In Finland, there is still a clear division between female and male-dominated professions, and a distinct difference in their salaries. Girls do well at school, but when choosing their subjects, they still avoid STEM subjects, thus closing the door to further studies at a very early stage.
In honor of Zonta International’s centennial anniversary, District 20 clubs in Finland and Estonia decided to highlight the Zonta's basic idea about improving the status of girls and women and promoting gender equality. The ZAU Campaign, started in spring 2018, aims at raising funds for the LUMA Centre Finland network to organize club activities related to STEM subjects. The LUMA Centre Finland promotes studies in STEM subjects. The campaign target of the LUMA Centre Finland is to support 100 programs with 1,000 participants from all over Finland in 2019 as well as a new, permanent operating models for schools.
Zontians will raise funds, but also act as godmothers and mentors, role models, scouting role models and encourage local students. The LUMA Centre Finland network of universities is responsible for organizing club activities and training instructors as well as for communications for schools and teacher and student associations.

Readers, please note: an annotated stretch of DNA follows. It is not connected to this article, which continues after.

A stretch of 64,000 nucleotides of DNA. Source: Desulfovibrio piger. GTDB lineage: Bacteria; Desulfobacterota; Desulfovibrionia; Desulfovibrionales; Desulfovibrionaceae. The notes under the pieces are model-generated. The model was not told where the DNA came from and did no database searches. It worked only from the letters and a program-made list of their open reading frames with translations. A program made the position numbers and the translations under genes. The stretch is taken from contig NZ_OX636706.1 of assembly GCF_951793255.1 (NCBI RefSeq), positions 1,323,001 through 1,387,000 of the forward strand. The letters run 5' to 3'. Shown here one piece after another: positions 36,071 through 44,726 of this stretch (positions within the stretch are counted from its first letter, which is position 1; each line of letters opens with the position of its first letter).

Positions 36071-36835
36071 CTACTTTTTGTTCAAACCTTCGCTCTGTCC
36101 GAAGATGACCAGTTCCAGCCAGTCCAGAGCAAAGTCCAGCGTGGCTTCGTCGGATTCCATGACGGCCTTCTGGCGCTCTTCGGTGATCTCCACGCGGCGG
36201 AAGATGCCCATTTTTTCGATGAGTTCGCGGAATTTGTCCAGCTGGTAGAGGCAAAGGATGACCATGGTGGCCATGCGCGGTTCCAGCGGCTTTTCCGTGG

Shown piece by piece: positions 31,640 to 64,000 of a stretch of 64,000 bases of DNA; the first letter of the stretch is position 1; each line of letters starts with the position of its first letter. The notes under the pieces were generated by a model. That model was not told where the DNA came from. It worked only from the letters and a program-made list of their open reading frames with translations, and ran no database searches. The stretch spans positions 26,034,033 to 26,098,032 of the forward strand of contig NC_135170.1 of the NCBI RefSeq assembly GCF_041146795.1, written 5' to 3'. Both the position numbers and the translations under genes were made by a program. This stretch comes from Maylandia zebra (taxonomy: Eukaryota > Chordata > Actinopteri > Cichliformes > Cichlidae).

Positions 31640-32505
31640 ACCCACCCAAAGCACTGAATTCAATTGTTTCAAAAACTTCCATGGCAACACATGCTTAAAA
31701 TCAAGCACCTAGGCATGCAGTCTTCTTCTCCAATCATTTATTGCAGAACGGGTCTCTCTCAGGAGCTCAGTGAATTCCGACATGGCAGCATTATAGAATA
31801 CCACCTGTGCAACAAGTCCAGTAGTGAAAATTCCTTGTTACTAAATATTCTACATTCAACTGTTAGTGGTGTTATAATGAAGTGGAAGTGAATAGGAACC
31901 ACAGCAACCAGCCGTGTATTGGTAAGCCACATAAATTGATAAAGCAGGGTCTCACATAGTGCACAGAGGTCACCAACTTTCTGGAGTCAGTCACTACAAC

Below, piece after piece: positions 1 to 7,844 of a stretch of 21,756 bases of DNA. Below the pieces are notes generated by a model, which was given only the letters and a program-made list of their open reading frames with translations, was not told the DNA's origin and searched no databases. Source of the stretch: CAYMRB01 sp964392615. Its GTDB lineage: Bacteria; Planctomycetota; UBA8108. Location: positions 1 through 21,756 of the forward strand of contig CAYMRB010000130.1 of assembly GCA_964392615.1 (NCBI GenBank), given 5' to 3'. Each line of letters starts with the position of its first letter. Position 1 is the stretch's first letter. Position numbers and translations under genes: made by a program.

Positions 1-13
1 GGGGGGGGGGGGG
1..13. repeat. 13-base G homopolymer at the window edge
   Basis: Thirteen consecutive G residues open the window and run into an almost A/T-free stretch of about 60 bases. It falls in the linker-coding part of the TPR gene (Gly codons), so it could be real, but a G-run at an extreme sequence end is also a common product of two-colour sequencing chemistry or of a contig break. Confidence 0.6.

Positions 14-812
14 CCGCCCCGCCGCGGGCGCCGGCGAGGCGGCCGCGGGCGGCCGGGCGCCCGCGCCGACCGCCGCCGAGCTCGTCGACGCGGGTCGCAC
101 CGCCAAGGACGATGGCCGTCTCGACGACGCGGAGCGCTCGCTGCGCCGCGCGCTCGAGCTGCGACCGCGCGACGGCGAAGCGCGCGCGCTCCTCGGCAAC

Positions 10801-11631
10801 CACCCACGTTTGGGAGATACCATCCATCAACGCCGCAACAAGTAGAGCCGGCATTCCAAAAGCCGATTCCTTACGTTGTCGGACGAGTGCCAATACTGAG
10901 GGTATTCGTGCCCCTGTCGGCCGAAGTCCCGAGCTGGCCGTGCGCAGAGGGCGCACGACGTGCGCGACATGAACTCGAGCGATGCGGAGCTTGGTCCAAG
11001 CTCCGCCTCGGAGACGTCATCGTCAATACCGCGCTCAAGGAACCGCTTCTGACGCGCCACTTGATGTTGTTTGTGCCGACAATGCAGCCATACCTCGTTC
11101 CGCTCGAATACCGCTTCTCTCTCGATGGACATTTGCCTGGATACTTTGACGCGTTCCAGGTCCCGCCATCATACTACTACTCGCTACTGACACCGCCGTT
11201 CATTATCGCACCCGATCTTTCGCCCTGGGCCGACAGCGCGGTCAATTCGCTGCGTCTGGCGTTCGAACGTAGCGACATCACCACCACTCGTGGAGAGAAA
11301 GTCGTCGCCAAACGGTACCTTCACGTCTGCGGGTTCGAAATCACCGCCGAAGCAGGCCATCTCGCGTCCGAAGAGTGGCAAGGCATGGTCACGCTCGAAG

Zonta clubs in Finland and Estonia raised funds with the aim to inspire young girls to study science, technology, engineering or mathematics (STEM) subjects. The first donation of US$84,000 was made on 27 April to LUMA Centre Finland.
The first donation was presented at the Zontian’s spring seminar in Pietarsaari, Finland. District 20 Governor Lea Helle presented the award on behalf of Zonta to Maarit Mäkelä of LUMA Centre Pohjanmaa, of LUMA Centre Finland. Service Committee members Anna-Maija Hirvi, Arja Schadewitz and Vuokko Skyttä also attended the event recognizing the donations. The second donation will be made in Helsinki in connection with the Zontian's centennial seminar on 8 November.
ZAU project is unique and extremely important for Finland. It will generate new
openings based on the latest academic research and improve our knowledge in
STEM subjects,” said Maija Aksela, professor and director
of LUMA Centre Finland.